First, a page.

David Nazarian College of Business and Economics

  • You @ CSUN

    CSUN launches online well-being platform for students

  • Prator Fountain

    Campus Plan on Diversity, Equity & Inclusion

  • Bookstein Hall

    Top 40 Best Colleges for Business Majors - Money

  • Examining Brand Authenticity & Racial Justice

    Examining Brand Authenticity & Racial Justice

  • Don and Dee Ferrera

    Don & Dee Ferrera Create Endowed Scholarship

  • Ernest M. Scheuer and Dr. Mary Jean Scheuer

    Endowed Professorship is First to Honor a Woman

  • LA Skyline

    Bus. Law Prof. Named Exec. Director of CSU RELUI

  • MBA students working together

    Free Business Consulting Services

  • CSUN Pulse

    CSUN Pulse

Finance Professor Featured as Expert on WalletHub

September 10, 2020

Ask the Experts - Credit Cards with Rewards - WalletHub

Inga Timmerman

Ph.D., CFP®, Associate Professor, Finance, Financial Planning and Insurance, David Nazarian College of Business and Economics, California State University, Northridge

What type of person should consider a credit card with rotating quarterly categories?

Someone who has the time to look at the rotating categories and put the effort into the best cashback would be the best candidate. Most people, however, do not take the time to optimize the categories and therefore, are better off with a flat cashback percent.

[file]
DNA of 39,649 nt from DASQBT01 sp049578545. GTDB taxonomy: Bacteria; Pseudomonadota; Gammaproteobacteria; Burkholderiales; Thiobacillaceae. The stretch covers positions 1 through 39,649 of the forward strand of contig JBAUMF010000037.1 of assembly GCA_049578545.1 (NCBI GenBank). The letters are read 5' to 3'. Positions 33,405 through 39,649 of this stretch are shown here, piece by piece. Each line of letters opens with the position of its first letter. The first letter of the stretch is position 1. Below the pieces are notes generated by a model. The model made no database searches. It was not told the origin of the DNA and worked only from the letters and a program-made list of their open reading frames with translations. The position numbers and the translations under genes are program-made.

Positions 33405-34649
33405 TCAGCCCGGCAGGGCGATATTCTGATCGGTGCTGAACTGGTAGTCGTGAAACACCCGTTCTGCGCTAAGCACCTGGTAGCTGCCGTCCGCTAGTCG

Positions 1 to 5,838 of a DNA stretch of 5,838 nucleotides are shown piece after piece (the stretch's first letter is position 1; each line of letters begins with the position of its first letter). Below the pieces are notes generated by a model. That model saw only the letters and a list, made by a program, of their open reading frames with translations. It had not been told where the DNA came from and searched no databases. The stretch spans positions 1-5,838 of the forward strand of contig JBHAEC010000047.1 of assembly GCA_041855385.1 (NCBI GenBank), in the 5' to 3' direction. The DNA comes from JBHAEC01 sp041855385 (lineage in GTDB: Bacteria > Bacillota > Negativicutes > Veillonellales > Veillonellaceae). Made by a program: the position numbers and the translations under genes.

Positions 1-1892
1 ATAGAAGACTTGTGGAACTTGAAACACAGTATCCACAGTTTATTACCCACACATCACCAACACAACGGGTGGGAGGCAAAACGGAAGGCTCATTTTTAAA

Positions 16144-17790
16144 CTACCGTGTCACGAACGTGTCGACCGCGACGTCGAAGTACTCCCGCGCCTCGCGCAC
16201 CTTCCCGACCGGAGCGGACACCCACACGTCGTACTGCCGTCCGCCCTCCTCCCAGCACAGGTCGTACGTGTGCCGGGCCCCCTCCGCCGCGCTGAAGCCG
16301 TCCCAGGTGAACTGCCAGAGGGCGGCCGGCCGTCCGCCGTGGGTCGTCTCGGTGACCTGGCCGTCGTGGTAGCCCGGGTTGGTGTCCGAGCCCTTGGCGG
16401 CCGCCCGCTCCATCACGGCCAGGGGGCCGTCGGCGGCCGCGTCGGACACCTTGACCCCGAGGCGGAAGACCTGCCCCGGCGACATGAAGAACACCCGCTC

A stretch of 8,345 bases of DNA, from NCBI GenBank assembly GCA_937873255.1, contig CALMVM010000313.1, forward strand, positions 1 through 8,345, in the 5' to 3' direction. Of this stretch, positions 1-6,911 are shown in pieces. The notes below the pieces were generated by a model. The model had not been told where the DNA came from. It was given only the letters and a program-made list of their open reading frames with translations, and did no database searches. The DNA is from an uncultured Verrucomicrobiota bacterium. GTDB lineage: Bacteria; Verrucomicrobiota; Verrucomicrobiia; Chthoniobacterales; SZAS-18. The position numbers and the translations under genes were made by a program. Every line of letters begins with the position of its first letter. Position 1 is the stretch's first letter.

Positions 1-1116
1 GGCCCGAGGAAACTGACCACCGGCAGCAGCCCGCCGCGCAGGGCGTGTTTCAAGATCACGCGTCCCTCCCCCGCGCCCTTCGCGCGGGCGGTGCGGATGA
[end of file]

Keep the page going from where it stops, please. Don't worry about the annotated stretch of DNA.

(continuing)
Is it generally better to have one credit card with rewards and 0% introductory APRs, or a rewards card and a 0% card?

I like to separate the rewards and the 0% APR. The best use of the 0% APR is a long term financing of something expensive (for example, new kitchen cabinets) that can be budgeted and paid off over 6-18 months. The best use of the rewards card is cashback. If someone has the cash then they should pay for the item and get the rewards. If they do not, then a 0% APR is the way to go.

Read the full article, here